Fayetteville Woman Adds to Citadel History
Posted May 2, 1999
CHARLESTON, S.C. — History is in the making at a military school with a long-running tradition.
Next weekend, Nancy Mace will become the first female cadet to graduate fromThe Citadel, the formerly all-male military institution.
Meanwhile, a Fayetteville woman has reached another first at The Citadel.
Among more than 1,600 male cadets at the Citadel, Mandy Garcia is standing strong. The 20-year-old is just one of 41 women at the school and is its first female athlete.
"I believe the Corps functions better in an all male environment but I have several female classmates I respect, and Mandy's one of them," says Cadet Edward Doyle.
It has been three years since a Supreme Court decision allowed women to enter the school that has been all male for 154 years.
The first female, Shannon Faulkner, did not make it through the first week. While Faulkner opened the doors, Garcia believes Faulkner also made it tougher for women to walk through successfully.
"She caused us not to start on the same foot as the males. There is still this attitude of "OK, are you going to be like Shannon? You have to work twice as good to even be average to them," Garcia said.
As a sophomore, Garcia has proven herself in the classroom and on the track.
Her skills have earned her yet another first.
When she returns to the Citadel in the fall, she will gain significant rank by becoming the first female 1st Sergeant.
"I think this is going to be the most valuable leadership experience that I will ever come across, considering there is so much adversity and people are so not ready for change," Garcia says.
She is facing the struggle of change, but sometimes it's not easy.
We saw that first hand when she was inspecting freshman cadets as part of her first sergeant training. Many of her male counterparts did not let our cameras discourage them from mocking her.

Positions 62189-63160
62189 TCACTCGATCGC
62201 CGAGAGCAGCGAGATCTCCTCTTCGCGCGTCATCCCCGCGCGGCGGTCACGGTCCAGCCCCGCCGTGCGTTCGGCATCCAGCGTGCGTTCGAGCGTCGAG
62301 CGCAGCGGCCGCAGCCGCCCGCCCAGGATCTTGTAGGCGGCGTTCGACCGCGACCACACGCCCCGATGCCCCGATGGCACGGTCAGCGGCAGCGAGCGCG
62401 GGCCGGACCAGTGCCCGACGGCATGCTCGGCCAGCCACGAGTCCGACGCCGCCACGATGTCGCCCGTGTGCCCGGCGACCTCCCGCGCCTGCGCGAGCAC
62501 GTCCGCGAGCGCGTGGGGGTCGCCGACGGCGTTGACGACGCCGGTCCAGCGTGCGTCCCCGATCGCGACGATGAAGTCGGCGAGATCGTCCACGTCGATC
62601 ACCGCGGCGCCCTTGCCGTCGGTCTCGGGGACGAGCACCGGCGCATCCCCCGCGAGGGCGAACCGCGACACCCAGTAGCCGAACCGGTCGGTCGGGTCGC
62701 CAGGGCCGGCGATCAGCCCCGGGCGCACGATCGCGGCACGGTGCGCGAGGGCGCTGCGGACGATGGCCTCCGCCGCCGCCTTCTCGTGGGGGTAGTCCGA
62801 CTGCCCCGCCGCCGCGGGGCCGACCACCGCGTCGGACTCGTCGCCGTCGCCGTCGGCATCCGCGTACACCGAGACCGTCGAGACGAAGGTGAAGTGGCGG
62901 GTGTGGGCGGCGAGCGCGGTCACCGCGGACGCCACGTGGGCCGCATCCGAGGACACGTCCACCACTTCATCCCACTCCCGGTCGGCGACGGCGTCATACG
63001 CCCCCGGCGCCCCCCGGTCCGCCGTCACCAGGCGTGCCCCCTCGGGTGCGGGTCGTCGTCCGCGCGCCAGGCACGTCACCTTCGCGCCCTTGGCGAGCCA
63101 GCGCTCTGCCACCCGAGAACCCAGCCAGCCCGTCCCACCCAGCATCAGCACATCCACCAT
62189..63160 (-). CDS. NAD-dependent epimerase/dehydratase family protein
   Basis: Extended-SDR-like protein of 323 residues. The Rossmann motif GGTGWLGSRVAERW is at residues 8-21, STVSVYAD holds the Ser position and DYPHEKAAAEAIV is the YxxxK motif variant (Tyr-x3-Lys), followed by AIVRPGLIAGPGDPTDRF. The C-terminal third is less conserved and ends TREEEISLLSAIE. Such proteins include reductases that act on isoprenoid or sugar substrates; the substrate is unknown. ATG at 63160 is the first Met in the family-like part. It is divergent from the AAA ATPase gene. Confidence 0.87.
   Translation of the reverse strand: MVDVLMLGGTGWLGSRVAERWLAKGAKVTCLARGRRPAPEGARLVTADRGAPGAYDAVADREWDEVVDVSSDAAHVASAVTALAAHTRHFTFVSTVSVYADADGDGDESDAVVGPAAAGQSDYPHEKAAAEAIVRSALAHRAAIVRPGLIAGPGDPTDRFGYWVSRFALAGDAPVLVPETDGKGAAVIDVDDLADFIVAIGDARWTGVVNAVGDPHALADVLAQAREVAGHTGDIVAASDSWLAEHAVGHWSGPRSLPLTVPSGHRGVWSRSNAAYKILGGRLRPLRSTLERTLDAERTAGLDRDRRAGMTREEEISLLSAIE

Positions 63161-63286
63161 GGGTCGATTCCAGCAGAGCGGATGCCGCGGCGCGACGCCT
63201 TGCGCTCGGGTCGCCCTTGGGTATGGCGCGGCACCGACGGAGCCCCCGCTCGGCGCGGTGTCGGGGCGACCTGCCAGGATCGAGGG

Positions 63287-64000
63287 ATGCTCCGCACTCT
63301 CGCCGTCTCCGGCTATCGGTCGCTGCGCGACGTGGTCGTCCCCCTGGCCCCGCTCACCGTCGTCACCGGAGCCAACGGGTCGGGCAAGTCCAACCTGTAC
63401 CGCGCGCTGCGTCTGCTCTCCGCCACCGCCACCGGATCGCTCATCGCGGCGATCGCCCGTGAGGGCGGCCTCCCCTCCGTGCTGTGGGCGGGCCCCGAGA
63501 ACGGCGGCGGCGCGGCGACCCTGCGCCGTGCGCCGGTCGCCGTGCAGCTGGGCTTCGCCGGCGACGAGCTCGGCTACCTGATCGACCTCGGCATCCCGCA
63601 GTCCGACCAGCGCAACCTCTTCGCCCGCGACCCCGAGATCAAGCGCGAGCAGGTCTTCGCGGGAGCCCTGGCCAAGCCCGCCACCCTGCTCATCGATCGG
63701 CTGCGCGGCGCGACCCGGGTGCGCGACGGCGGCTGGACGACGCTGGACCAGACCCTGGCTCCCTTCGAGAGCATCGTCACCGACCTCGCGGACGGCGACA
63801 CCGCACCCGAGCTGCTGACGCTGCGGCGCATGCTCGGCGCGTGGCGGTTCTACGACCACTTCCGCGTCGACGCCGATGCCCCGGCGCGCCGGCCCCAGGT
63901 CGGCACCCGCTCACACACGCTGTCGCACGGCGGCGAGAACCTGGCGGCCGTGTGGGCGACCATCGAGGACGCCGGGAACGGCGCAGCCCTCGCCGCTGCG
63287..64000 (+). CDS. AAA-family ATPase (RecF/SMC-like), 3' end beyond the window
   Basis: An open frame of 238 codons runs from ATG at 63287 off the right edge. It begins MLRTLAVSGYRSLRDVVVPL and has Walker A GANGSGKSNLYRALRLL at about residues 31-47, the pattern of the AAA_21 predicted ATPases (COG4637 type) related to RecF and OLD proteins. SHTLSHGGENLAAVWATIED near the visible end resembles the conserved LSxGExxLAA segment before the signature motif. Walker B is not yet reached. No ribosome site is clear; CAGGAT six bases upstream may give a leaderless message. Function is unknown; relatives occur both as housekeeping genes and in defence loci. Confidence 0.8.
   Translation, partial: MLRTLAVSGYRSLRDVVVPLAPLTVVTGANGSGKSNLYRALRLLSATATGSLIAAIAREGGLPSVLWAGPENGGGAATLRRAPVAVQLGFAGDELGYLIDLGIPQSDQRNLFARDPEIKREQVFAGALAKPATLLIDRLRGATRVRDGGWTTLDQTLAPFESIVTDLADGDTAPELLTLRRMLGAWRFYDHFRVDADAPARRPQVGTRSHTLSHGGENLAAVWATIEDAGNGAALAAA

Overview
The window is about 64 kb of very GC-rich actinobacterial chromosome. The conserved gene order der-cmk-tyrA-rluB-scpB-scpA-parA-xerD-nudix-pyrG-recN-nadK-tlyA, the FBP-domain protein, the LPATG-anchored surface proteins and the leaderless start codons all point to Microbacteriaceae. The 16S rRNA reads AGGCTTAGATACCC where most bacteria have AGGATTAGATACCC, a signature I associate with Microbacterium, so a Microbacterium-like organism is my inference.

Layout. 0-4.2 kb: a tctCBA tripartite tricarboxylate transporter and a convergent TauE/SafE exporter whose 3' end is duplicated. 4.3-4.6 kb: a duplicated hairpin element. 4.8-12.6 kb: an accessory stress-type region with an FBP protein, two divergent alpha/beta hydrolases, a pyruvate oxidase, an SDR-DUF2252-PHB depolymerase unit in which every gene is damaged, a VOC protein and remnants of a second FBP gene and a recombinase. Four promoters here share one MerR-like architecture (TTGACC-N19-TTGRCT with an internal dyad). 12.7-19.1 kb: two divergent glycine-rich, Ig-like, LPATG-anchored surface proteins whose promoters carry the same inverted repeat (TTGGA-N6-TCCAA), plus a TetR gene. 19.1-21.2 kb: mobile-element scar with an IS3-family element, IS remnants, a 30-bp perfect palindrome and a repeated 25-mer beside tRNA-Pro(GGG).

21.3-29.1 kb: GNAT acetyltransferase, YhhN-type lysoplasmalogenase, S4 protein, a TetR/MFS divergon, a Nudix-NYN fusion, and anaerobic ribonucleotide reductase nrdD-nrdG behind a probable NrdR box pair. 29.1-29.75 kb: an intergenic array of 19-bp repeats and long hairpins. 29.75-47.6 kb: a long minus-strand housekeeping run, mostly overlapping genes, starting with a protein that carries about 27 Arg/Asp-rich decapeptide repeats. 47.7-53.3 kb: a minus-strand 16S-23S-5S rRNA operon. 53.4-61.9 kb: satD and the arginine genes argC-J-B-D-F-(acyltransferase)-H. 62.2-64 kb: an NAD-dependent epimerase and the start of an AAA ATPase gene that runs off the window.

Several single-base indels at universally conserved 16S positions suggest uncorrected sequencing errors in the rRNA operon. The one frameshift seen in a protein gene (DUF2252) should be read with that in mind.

Mandy Garcia thought it best to stop the inspection and not draw any more attention to herself.
"I don't think this is such a good idea any more," she decided. "People are going crazy in the company."
"Maybe it's because she's getting rank, maybe it's because she's one of the successful females here. Whatever it may be, the rest of the cadets in my battalion had a hard time dealing with that," said 1st Battalion Commander Ty Yount.
There have been other incidents as well. Last year a group of five male cadets threw a rock at her. There are constant snide remarks, but Garcia tries to not let any of it get her down.
"I've just got to keep on going," she says. "Everyone has bad days. This is what I chose. I came here. I knew it from the beginning. If I back down, I'll show them I'm weak."
"She realizes she has a big hill to climb and she's willing to do it. That kind of courage in a mostly male institution is very courageous," says Citadel cadet Kenny Bath.
Mandy Garcia has the will to not only survive, but to thrive in the rigid structure known as The Citadel.
And the challenge won't end when she graduates.
Garcia wants to go to another place where very few females have been before. Her goal is set on flying an F-16 fighter jet for the Air Force.